After three films set in the wilderness of West Virginia, the fourth Wrong Turn placed itself inside an abandoned mental hospital. The fifth entry relocates again; this time to a small town (I’m not quite clear, but it seems that this small town is not the setting of the mentioned-but-never-shown festival, but is adjacent to it (whether the festival is in another town, or in the woods, I’m not sure; though the deputies of the small town are tasked with guarding it, so it must be in their jurisdiction)). As with all the last Wrong Turn film, the focus is on a group of young friends who like taking their clothes off (previous films have used reality show contestants and escaped prisoners). They’ve come for the festival, but are too cheap to get a hotel room, and camp out in the woods instead (though in a nice twist, they don’t actually encounter the hillbillies until they get to town).
Thee characterization is about what you’d expect, typical horror movie teens whose sexual antics and drug use implicitly justify the bad things that happen to them. The acting is fairly good though; at least in the sense that they can scream and panic convincingly. The one exception to this is a bizarre throwaway scene in which a girl offers to have sex with one of the deputies if he’ll let her backstage. The acting and dialog of this scene are straight out of a cliched porn movie. I actually expected the camera to pan back at some point and reveal that it was, in fact, a video that someone was watching. But no, the director was apparently fine with the hideous performance (as long as it got another naked lady into the movie).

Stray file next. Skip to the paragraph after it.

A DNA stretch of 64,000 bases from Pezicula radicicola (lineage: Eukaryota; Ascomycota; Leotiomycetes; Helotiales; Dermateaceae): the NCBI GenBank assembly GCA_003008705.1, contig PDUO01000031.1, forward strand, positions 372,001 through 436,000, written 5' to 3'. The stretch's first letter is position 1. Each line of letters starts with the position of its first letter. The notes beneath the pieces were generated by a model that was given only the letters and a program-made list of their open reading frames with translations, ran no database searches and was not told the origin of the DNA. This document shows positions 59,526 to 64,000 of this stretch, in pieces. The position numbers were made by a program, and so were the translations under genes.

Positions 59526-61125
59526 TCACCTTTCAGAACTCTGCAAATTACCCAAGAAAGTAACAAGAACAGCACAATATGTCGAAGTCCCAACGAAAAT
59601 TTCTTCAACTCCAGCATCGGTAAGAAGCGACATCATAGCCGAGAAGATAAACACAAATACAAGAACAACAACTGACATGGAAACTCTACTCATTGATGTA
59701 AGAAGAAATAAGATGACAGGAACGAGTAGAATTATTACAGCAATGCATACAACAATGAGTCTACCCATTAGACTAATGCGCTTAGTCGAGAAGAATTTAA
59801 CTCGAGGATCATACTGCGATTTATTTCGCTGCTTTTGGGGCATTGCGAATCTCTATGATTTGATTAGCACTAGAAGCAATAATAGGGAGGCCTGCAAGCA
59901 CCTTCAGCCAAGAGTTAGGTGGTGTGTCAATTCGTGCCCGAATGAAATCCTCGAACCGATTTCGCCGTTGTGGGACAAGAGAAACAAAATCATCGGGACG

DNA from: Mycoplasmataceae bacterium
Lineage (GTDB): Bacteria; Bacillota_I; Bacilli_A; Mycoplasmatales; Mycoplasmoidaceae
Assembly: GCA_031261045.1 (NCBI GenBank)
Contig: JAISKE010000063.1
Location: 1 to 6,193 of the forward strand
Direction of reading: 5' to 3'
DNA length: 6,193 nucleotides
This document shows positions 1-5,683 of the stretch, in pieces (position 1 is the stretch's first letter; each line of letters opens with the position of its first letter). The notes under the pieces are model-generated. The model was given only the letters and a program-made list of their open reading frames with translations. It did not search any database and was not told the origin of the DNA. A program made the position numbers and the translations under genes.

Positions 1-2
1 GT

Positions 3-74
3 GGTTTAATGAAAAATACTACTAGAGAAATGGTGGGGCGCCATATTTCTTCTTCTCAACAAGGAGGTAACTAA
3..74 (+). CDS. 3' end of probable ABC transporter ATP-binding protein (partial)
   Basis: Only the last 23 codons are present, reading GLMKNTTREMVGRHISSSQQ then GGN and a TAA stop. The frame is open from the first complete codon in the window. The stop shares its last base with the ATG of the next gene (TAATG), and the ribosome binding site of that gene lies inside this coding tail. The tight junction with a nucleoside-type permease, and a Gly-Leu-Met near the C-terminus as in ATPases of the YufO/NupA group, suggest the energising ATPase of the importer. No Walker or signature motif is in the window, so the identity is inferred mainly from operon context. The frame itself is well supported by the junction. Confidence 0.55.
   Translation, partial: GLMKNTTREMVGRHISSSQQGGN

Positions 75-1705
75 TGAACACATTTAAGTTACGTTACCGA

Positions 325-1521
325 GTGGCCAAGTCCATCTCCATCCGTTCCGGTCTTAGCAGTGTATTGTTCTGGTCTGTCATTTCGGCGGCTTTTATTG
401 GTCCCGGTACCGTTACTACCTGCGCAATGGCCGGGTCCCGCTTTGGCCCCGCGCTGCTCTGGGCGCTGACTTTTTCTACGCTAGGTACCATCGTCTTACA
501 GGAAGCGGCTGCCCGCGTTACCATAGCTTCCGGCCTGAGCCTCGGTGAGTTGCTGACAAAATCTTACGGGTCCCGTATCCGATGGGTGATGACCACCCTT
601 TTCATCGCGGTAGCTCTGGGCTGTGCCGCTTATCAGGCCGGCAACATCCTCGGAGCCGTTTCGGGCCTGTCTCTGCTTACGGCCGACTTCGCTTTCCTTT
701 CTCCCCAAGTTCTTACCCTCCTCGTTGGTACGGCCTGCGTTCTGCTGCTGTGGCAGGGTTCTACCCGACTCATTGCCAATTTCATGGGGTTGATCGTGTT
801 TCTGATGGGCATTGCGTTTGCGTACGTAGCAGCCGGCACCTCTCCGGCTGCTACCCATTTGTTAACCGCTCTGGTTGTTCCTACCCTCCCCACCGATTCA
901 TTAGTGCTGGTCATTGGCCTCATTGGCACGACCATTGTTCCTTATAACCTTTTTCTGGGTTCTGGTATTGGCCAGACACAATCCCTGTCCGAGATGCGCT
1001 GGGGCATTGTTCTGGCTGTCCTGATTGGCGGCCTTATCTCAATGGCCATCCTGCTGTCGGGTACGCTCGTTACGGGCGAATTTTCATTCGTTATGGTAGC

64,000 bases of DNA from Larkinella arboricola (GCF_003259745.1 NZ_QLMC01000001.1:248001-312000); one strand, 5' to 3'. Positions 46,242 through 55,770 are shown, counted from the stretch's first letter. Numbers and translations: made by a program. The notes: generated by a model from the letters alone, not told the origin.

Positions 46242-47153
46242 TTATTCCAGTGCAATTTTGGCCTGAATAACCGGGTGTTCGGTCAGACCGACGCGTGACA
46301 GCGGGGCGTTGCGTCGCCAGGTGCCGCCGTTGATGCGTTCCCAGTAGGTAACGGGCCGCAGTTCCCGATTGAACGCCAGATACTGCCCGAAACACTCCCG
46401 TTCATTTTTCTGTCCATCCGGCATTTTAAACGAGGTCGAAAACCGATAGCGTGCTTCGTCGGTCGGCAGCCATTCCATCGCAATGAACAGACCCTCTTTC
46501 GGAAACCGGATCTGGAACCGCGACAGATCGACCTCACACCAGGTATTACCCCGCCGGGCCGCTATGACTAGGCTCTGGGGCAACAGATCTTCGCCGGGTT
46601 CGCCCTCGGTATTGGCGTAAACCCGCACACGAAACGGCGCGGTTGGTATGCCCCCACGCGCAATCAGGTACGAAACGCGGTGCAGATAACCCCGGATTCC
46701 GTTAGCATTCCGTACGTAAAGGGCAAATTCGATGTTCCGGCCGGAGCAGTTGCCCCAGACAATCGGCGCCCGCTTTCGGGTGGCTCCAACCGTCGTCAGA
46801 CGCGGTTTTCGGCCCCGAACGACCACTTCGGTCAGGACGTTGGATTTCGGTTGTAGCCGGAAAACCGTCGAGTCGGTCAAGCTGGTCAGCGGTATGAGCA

I may be misremembering the last few movies, but I think the makeup effects took a pretty big hit with Wrong Turn 5. The faces of the hillbillies look very static and artificial, and some of the gore looks amateur-Halloween-makeup-bad. Given how big a role the gore plays in movie, it’s a problem that really stands out and keeps pulling you out of the story.
The new setting doesn’t really help in that regard either. Crazy mountain hillbillies make a sort of sense in the context of backwoods West Virginia; but in a small town, they’re just guys in weird costumes. Anything that makes a monster less real, or less believable, is going to make it less effective. The kills, likewise, get a lot more elaborate (and sillier) than they’ve previously been. It’s almost like the hillbillies are turning into clowns; laughing manically whilst assembling unlikely machines of death.
Wrong Turn 5: Bloodlines is a fine, but undistinguished, as a slasher. It isn’t as good as its predecessors in the franchise. The lower budget and softening of the villains take a bite out of the realism; but the acting is okay, and the kills are plentiful.